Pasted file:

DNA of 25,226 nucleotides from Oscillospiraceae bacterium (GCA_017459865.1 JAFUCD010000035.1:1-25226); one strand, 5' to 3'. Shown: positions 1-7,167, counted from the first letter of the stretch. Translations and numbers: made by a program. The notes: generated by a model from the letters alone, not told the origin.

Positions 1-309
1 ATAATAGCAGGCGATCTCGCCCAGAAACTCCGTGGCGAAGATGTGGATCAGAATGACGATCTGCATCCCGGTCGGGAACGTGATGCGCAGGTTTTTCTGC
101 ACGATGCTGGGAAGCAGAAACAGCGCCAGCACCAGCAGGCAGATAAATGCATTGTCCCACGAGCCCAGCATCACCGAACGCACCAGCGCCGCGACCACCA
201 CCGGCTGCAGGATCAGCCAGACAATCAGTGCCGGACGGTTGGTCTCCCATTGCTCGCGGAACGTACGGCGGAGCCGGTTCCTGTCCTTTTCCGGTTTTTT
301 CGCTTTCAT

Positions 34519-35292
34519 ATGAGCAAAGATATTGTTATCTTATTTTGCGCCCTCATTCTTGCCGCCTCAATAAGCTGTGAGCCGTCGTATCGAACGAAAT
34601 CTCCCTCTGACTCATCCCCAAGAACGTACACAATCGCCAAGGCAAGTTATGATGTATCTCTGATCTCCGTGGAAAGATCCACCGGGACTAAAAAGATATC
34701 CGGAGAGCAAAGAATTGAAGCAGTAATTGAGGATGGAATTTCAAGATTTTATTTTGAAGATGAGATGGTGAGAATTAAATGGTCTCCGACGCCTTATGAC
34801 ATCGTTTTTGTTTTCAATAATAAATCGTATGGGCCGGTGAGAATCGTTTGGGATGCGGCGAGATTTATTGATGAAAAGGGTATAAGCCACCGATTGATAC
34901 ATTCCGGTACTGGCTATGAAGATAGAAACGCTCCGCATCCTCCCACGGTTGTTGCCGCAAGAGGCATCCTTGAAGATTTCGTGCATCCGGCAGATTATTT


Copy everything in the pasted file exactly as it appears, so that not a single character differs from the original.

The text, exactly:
DNA of 25,226 nucleotides from Oscillospiraceae bacterium (GCA_017459865.1 JAFUCD010000035.1:1-25226); one strand, 5' to 3'. Shown: positions 1-7,167, counted from the first letter of the stretch. Translations and numbers: made by a program. The notes: generated by a model from the letters alone, not told the origin.

Positions 1-309
1 ATAATAGCAGGCGATCTCGCCCAGAAACTCCGTGGCGAAGATGTGGATCAGAATGACGATCTGCATCCCGGTCGGGAACGTGATGCGCAGGTTTTTCTGC
101 ACGATGCTGGGAAGCAGAAACAGCGCCAGCACCAGCAGGCAGATAAATGCATTGTCCCACGAGCCCAGCATCACCGAACGCACCAGCGCCGCGACCACCA
201 CCGGCTGCAGGATCAGCCAGACAATCAGTGCCGGACGGTTGGTCTCCCATTGCTCGCGGAACGTACGGCGGAGCCGGTTCCTGTCCTTTTCCGGTTTTTT
301 CGCTTTCAT

Positions 34519-35292
34519 ATGAGCAAAGATATTGTTATCTTATTTTGCGCCCTCATTCTTGCCGCCTCAATAAGCTGTGAGCCGTCGTATCGAACGAAAT
34601 CTCCCTCTGACTCATCCCCAAGAACGTACACAATCGCCAAGGCAAGTTATGATGTATCTCTGATCTCCGTGGAAAGATCCACCGGGACTAAAAAGATATC
34701 CGGAGAGCAAAGAATTGAAGCAGTAATTGAGGATGGAATTTCAAGATTTTATTTTGAAGATGAGATGGTGAGAATTAAATGGTCTCCGACGCCTTATGAC
34801 ATCGTTTTTGTTTTCAATAATAAATCGTATGGGCCGGTGAGAATCGTTTGGGATGCGGCGAGATTTATTGATGAAAAGGGTATAAGCCACCGATTGATAC
34901 ATTCCGGTACTGGCTATGAAGATAGAAACGCTCCGCATCCTCCCACGGTTGTTGCCGCAAGAGGCATCCTTGAAGATTTCGTGCATCCGGCAGATTATTT